Elbows in!

I remember being told as a young pianist that I should curve my fingers, but I can’t remember at the time thinking why this might be a good idea – I just followed my teacher’s instructions obediently.

However, I believe that it is imperative that a teacher explains why, so that their pupil understands the logic behind it; after all, it is not difficult to understand. As a pupil, I think it is probably quite easy to conclude that the reason that we are to curve our fingers is

because our teacher says so!

In reality, and certainly until we are used to it, it can seem awkward. ‘It’s diffulct enough playing the notes, it’s one more thing to that I have to remember, and I don’t see why I need to do this when it all seems, to me, to work perfectly adequately with flat fingers thanks very much!’

Nowhere is poor technique more obvious than in scales, and in particular in crossing the fourth finger over the thumb (descending right hand, ascending left hand). With flat fingers, the thumb and fourth fingers are miles apart – well, several inches anyway – but with curved fingers, they are significantly closer. To cross the thumb with flat fingers, the fourth finger has to travel through a huge arc, twisting the whole hand out of shape, and thrusting the elbow out sideways; and of course once the fourth finger has landed, the whole hand (and elbow) needs to be brought rapidly back into place. Sadly, however, I see far too many children playing scales in this way. Every third or fourth note in the scale demands this huge physical adjustment, first in one direction and then back again; when scales are tackled at speed, is it any wonder that they are so uneven and frankly just difficult to play? Is it surprising then they these students find scales difficult and frustrating? And don’t get me started on arpeggios!!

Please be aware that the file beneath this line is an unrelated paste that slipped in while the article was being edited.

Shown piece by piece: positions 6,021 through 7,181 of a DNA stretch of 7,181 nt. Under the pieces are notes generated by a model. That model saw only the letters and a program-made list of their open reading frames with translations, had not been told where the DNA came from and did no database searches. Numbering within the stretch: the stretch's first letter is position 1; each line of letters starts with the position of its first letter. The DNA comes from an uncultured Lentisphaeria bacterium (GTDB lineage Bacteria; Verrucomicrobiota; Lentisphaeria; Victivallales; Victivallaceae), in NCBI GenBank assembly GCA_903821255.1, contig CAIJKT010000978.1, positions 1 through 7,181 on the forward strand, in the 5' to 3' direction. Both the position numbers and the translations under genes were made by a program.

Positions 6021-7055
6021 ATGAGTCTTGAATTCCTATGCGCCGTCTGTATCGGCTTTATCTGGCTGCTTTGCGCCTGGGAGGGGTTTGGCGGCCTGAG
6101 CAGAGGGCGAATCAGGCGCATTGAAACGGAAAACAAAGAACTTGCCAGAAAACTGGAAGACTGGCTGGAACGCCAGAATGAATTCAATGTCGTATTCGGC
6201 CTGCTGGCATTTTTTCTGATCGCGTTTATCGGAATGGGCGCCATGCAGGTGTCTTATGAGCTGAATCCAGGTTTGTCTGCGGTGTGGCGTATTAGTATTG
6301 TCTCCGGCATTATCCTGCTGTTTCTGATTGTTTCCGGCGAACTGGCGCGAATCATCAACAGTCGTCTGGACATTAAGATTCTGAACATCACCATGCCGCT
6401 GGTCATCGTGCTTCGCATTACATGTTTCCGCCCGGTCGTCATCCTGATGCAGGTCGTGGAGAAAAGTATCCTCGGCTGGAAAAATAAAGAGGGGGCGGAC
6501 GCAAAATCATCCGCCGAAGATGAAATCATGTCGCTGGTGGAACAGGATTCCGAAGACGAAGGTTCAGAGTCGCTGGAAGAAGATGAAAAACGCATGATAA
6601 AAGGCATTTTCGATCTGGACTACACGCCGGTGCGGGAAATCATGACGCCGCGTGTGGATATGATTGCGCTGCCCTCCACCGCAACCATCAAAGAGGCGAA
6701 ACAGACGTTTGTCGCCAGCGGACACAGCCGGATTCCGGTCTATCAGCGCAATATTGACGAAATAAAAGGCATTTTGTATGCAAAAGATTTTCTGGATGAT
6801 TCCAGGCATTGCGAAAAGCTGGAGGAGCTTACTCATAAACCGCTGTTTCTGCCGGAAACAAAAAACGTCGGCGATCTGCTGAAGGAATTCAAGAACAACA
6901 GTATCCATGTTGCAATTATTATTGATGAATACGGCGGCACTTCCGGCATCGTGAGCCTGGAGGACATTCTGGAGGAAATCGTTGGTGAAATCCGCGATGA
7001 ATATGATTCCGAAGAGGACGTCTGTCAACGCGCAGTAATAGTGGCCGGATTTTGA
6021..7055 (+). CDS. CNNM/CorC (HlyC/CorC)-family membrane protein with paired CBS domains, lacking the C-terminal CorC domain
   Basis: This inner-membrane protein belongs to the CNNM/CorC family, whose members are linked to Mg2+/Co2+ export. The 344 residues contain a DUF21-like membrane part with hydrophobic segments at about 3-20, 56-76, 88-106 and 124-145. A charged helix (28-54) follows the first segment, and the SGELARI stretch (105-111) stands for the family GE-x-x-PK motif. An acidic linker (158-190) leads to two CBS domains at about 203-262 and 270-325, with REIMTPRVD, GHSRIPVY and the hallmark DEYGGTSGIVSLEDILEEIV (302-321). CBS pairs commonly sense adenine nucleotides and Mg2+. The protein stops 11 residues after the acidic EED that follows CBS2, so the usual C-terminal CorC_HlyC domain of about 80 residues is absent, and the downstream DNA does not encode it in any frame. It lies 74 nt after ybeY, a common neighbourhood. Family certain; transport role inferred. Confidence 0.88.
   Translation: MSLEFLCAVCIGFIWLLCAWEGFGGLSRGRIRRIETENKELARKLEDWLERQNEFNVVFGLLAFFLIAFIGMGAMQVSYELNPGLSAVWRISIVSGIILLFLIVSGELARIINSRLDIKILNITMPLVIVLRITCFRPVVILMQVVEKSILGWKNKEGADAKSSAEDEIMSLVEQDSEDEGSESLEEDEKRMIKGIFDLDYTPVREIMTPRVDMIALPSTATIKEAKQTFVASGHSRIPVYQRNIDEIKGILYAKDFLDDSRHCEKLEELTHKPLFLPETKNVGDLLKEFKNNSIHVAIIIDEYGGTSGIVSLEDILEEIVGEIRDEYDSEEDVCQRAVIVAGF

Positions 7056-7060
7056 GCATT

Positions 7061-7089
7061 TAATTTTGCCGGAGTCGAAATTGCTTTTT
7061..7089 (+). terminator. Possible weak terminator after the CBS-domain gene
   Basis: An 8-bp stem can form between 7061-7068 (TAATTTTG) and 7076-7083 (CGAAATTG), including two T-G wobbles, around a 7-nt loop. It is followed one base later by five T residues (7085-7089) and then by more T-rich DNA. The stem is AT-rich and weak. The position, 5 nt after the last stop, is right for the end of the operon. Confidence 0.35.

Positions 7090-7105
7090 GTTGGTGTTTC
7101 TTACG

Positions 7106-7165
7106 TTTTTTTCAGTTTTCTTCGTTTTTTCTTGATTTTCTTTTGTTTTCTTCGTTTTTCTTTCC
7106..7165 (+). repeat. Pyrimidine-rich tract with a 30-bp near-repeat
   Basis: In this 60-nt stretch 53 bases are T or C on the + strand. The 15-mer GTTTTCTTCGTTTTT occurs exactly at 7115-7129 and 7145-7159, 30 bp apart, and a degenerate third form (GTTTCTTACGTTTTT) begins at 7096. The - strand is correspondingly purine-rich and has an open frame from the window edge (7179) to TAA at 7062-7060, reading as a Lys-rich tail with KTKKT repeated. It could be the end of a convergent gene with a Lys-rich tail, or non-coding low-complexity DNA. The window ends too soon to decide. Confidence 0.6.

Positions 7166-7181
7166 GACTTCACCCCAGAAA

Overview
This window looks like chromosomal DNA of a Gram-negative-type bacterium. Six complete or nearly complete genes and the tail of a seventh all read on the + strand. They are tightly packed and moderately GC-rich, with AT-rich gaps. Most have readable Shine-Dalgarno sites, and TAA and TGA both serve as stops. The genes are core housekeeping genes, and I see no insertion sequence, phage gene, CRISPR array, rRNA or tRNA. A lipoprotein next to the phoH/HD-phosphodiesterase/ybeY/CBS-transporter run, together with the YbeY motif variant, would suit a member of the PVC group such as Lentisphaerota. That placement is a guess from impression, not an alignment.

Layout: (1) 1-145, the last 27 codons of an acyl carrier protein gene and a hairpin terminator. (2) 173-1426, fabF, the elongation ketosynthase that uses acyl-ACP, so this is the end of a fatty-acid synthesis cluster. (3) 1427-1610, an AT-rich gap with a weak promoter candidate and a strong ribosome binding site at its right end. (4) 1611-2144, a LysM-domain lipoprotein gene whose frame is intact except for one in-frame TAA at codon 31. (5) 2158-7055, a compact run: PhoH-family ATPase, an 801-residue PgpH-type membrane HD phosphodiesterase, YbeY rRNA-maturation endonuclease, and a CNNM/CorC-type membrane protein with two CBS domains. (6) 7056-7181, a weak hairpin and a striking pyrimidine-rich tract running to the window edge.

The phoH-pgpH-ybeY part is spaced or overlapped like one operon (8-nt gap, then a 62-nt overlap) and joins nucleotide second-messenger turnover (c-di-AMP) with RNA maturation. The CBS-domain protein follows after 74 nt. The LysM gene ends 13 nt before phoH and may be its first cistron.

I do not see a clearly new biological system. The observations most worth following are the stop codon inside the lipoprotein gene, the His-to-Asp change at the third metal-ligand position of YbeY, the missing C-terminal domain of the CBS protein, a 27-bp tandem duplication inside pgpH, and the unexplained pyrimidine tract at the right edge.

The best demonstration of this problem is to shake a pupil’s elbow whilst they are trying to play a scale, and insist that they keep going whatever happens! The results are hilarious, but there is also an instant penny-dropping moment when they realise that this is what is actually happening when they play with straight fingers.

With curved fingers, the fourth finger can travel in a straight line from where it was (already very close by) to just over the thumb, with no need to move either the hand or the elbow. Just hugely efficient and effortless. Why would you play in any other way? Well, the only reason I can think of is if the teacher has not explained the rules of the game properly, which seems a little unfair to me. It just takes a few moments to explain, and it will transform a child’s playing.

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